# How do we calculate Statement coverage, Branch coverage , Path coverage and Condition coverage in White box testing?

I am preparing for a testing certification. These types of questions are asked frequently.

``````Example 1:
IF P+Q > 100 THEN
Print “Large”
ENDIF
If P > 50 THEN
Print “P Large”
ENDIF

Example 2:
I F X>Y THEN Z = 0
ENDIF

Example 3:
3 Z =X + 2*Y
4 IF Z> 50 THEN
5 PRINT large Z
6 ENDIF
``````

What are Nodes and Edges in the flowchart?

``````Statement Coverage: 1A-2C-3D-E-4G-5H = 1
Branch Coverage: 1A-2C-3D-E-4G-5H , 1A-2B-E-4F = 2
Path Coverage: 4
1A-2B-E-4F
1A-2B-E-4G-5H
1A-2C-3D-E-4G-5H
1A-2C-3D-E-4F
``````

In these example, how do we identify that which is a statement, branch and condition? How do we measure coverage? Please give detailed explanations of ALL 3 examples.

• What are your answers and how do you think the correct answers were obtained? Why are the study guides not sufficient? – Kate Paulk Jun 21 '16 at 15:41
• Removing the manual-testing, test-management, test-design tags because the question is not about testing; the "techniques" tag because "techniques" could mean anything; and the "code-review" tag because the question is about code review. – user246 Jun 26 '16 at 18:31

Before doing control flow test, you need to draw a flowchart, then choose a coverage to work with.

For statement coverage, you need to find paths (from start to end of flowchart) that go through all statements and the number of these paths is the smallest. In other words, if you run all paths you find out, all statements will be executed and the number of these paths is the smallest.

For branch coverage, all paths you find out must cover all the lines.

For path coverage, you need to find all possible paths from start to end of the flowchart. There are 2 ways from start to E, 2 ways from E to end, then the total is 2*2 = 4.

Let's start with the basic stuff. Your provided flow chart is simply another representation of example code 1. Every control flow is represented as edge (here line) and connects always two nodes (here statements).

In contrast to black-box testing you know the program code that you want to test in white-box testing. In your example you take the code under test and determine its statement, branch and path coverage. It is always helpful to do that with a graphical representation of your code as @vhreal stated. In general whatever coverage you have, you try to maximize it (means 100% coverage).

How do you do it? From the beginning of your program (flow chart) you try to reach the end of your program. That is called path. In between you try to reach a 100% coverage of whatever you are currently looking at. Let's do it once for the statements.

• Statement 1 is your starting point. The only outgoing edge of statement 1 is A -> 1A
• Statement 2 is a condition. We have two possible ways to go -> 2B and 2C
• If you took 2B the branching ends in end if. There is only edge E to go on -> E
• If you took 2C you reach statement 3. Again only one outgoing edge D -> 3D
• ...

As result we have 4 different ways of going through the flow chart:

1. 1A -> 2B -> E -> 4F (= 60% statement coverage)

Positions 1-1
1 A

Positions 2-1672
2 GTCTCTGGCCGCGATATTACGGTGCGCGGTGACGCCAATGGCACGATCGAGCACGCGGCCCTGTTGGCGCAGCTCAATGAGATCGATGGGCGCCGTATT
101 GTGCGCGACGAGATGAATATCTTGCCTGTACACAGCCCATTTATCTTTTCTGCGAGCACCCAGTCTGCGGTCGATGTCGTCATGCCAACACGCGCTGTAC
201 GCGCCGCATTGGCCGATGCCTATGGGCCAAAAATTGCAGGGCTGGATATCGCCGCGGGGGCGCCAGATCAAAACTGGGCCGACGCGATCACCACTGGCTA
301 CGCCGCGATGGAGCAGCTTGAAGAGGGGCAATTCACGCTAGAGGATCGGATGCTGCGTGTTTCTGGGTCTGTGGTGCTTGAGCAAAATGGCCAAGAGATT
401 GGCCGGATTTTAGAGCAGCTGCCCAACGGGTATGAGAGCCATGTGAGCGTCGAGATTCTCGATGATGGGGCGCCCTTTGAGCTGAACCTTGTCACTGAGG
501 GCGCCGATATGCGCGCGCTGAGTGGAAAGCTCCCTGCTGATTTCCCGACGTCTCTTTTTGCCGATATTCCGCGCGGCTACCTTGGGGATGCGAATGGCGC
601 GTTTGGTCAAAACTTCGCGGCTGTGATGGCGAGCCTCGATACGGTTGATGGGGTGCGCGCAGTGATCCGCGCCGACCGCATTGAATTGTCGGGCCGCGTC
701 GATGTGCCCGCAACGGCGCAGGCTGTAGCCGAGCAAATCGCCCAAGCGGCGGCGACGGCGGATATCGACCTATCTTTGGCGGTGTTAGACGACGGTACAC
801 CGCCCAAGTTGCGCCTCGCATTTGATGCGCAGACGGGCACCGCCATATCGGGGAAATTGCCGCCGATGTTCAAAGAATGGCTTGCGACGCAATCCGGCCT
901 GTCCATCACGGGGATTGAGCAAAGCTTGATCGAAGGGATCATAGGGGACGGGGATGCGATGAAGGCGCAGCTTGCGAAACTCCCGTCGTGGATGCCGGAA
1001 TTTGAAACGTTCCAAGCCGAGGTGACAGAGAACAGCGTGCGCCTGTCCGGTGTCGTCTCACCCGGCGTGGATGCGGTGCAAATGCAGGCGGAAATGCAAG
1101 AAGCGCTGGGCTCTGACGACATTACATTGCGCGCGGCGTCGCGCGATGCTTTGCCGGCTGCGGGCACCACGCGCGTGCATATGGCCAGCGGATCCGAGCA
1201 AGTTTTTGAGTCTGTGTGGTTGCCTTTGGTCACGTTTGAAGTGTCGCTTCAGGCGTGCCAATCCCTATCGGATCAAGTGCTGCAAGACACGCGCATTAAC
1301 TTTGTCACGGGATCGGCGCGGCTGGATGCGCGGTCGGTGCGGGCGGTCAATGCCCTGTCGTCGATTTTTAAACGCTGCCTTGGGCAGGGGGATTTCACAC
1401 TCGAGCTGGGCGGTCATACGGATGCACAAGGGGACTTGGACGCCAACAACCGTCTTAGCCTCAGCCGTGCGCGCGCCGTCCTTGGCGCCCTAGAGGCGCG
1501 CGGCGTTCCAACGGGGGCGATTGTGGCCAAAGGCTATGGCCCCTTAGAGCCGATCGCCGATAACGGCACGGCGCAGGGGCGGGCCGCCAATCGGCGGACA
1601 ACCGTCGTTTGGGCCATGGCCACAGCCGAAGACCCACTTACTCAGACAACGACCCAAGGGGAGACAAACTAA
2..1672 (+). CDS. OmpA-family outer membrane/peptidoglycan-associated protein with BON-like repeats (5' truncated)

2. 1A -> 2B -> E -> 4G -> 5H (= 80% statement coverage)
3. 1A -> 2C -> 3D -> E -> 4F (= 80% statement coverage)
4. 1A -> 2C -> 3D -> E -> 4G -> 5H (= 100% statement coverage)

As your objective is to reach a 100% coverage rate with the smallest number of test cases you would only take path 4. That was easy but it would be more difficult to decide what paths to take for a overall 100% statement coverage if each of the 4 paths would have a statement coverage <100%.

• Statements : Simply, these are what you have in the boxes and diamond shapes.
• You can cover all the statements in the flowchart by writing 1 Test Case that follows the following route
• 1A-2C-3D-E-4G-5H.
• Therefore, the Statement Coverage is 1

• Branches/Decisions : Decisions that you can take in the process flow diagram (For example, if you consider the statement 2, there are two branches to it)
• You can cover all the branches in the flowchart by writing 2 Test Cases that follow the following two routes
• 1A-2C-3D-E-4G-5H
• 1A-2B-E-4F
• Therefore, the Branch Coverage is 2

• Paths : paths that you can take to travel in the flow chart from the start to the end.

• You can cover all the paths in the flowchart by writing 4 Test Cases that follow the following four routes
• 1A-2B-E-4F
• 1A-2B-E-4G-5H
• 1A-2C-3D-E-4G-5H
• 1A-2C-3D-E-4F
• Therefore, the Path Coverage is 4

Coverage

Coverage can be calculated for all the three techniques mentioned above.

• Statement coverage
• Let us say your test case covers the following route - 1A -> 2B -> E -> 4F
• There are total of 5 Statements in your flowchart
• You cover only 3 Statements
• Calculate the Statement Coverage - (3/5)*100
• Your Test Case, therefore, has 60% of Statement Coverage

• Branch coverage
• Let us say your test case covers the following route - 1A -> 2B -> E -> 4F
• There are total of 4 Branches/Decision in your flowchart (2 decisions for Statement no 2 and 2 decisions for Statement no 4)
• You cover only 2 Branches/Decisions
• Calculate the Branch/Decision Coverage - (2/4)*100
• Your Test Case, therefore, has 50% of Statement Coverage

• Path coverage
• Let us say your test case covers the following route - 1A -> 2B -> E -> 4F
• There are total of 4 Paths in your flowchart
• You cover only 1 Path
• Calculate the Path Coverage - (1/4)*100
• Your Test Case, therefore, has 25% of Path Coverage